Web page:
7 Causes of Brain Fog and How To Treat It

Have you ever been sitting at your desk at work? Have you ever been sitting there at your desk?

“This desk is so messy.”

“This desk should be bigger.”

“I should buy a boat.”

“Wow, I need to get some coffee.”

Yes? Then you know the feeling. That ever-elusive, just can’t put your finger on it feeling of fog that comes over your brain at the most inconvenient times. Brain fog is a pretty common complaint, and not being able to think clearly can become quite disconcerting. You start to wonder. Do I have a brain tumor? Did I have a stroke? Is something seriously wrong with me?

Fortunately, there are a lot of not so serious causes of brain fog; however, if it persists, you should talk to your physician about it, especially if you take prescription medications. It may be as simple as making some adjustments to your medication regime.

What is Brain Fog?

According to SteadyMD Doctor and Whole30 coach, Rick Henrikson, “brain fog is the inability to have a sharp memory or to lack a sharp focus.You just really feel like you’re not yourself, and you’re unable to think clearly.”

It isn’t a disease or even a diagnosis; it is just a term used for specific symptoms that can affect your ability to think. Your thoughts may feel disorganized, making it difficult to concentrate or put your thoughts into words. As you can imagine, being a writer, brain health and mental clarity are essential to my job.

7 Causes of Brain Fog

Systemic Inflammation

Inflammation is the body’s way of protecting itself against harmful invaders. An army of cells and proteins deploys in response to illness or injury. If you cut yourself, this army immediately goes to the site of cut and fights off harmful bacteria that are trying to enter your body through the cut. Part of the army is fighting; part of the army is laying down a barrier to keep out invaders.

In cases of illness, the army is circulating in your bloodstream, fighting off harmful cells that have entered your body. It is a state of high alert for your system.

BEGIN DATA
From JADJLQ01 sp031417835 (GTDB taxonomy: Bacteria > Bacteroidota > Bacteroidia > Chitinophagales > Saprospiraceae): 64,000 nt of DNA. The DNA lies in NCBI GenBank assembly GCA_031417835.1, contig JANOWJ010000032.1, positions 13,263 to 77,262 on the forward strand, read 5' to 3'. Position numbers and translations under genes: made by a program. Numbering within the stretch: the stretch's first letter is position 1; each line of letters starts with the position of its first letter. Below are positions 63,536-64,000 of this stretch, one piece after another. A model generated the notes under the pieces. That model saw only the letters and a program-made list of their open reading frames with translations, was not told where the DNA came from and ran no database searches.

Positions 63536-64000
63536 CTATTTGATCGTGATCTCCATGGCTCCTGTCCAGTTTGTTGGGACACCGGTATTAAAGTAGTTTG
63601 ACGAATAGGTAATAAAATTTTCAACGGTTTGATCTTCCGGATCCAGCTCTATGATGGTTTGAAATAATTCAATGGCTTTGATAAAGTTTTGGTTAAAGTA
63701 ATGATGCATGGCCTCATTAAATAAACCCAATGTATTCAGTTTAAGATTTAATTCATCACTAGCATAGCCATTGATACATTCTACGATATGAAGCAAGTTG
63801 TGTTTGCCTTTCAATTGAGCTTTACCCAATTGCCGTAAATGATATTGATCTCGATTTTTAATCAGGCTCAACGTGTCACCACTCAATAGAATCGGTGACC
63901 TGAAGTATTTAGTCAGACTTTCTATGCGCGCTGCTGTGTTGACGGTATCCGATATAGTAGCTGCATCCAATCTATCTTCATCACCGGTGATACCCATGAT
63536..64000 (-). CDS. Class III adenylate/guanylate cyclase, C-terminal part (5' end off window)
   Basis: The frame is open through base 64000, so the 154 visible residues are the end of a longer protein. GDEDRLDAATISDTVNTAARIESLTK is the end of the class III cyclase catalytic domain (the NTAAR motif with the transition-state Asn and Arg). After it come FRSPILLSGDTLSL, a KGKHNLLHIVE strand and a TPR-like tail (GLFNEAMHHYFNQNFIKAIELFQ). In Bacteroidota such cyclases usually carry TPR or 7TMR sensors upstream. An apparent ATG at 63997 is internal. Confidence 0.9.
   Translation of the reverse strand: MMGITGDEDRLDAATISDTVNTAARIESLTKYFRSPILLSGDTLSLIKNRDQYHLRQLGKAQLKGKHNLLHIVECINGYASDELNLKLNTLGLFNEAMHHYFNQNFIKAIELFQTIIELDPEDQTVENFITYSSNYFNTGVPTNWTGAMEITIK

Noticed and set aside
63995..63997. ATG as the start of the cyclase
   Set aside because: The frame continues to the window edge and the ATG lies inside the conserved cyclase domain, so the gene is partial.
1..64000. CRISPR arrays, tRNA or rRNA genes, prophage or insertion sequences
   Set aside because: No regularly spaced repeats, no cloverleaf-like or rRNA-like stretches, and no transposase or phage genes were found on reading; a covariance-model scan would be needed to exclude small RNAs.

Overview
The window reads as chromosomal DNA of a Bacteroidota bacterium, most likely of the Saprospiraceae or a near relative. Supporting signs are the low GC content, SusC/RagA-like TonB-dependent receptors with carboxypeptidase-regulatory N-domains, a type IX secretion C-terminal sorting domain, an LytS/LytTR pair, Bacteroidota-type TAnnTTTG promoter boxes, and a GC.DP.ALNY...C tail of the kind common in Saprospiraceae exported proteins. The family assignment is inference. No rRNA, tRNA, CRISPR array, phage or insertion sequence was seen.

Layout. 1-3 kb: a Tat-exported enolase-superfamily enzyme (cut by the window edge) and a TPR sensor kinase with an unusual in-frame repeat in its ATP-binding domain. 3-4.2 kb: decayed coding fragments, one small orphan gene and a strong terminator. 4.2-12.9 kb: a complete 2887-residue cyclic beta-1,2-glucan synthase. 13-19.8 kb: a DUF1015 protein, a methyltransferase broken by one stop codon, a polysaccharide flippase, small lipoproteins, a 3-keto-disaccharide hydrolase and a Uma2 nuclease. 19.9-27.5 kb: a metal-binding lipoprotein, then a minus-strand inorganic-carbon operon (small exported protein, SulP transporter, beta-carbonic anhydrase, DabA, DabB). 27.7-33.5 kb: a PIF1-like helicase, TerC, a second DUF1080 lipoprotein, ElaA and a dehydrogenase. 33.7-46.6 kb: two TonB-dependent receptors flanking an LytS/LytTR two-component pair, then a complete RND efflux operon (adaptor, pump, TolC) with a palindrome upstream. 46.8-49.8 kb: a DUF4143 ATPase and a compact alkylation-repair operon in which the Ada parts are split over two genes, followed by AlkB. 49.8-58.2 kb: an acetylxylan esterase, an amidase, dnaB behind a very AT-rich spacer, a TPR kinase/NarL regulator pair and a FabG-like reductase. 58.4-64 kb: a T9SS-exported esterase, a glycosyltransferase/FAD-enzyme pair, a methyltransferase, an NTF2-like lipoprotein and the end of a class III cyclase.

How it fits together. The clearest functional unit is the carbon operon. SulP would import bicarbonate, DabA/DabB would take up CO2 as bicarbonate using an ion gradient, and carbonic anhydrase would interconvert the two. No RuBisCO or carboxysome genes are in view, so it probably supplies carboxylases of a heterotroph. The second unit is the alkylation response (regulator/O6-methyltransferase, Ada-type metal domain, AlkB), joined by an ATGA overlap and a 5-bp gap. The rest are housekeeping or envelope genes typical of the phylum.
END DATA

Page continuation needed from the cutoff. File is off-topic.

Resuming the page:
In some cases, the body remains on high alert after the invader has gone, and systemic inflammation is the result.

Systemic inflammation can cause:

  • Body and joint pain
  • Chronic fatigue syndrome
  • Depression, anxiety, brain fog
  • Constipation, diarrhea, acid reflux
  • Weight gain or weight loss
  • Frequent infections

Be sure to seek medical advice if you feel that you have chronic inflammation as long term inflammation can be detrimental to your health. Although there is no specific blood test for chronic inflammation, there are markers in your blood that can indicate inflammation is present. A medical professional will be able to monitor and treat chronic inflammation.

Medication Side Effects

Some drugs have a sedative effect and can cause chronic fatigue or brain fog symptoms. Some common medications include:

  • Antihistamines
  • Blood pressure medication
  • Sleep aids
  • Anti-anxiety medication
  • Anti-nausea medication
  • Chemotherapy for cancer

Also, taking several medications at once can lead to fog brain as those medications tend to interact with each other. Be sure that your doctor is aware of all the medicines you are taking. Take inventory of your medications regularly and speak with your doctor to make sure that each drug you are taking is still required to maintain your health.

Low Blood Sugar

You don’t have to be diabetic to experience changes in your blood sugar. There are two reasons that you might experience significant drips in blood sugar. Optimal health and memory function requires stable blood sugar levels.

  • After eating a large meal that is high in carbohydrates:

Carbohydrates are broken down into different types of sugars in your body; one of them is Glucose. The primary energy source for your cells is Glucose, and the body produces insulin to help it get into your blood cells for transport. Sometimes your body will produce more insulin than your body needs for this task, causing your blood sugar to drop too low.

  • When skipping meals:

If you skip meals a lot, and your blood sugar drops regularly, the brain stops telling the pancreas to produce insulin to keep your sugar from dropping too low. This can lead to dizziness, decreased concentration, loss of consciousness, and even death if it goes untreated.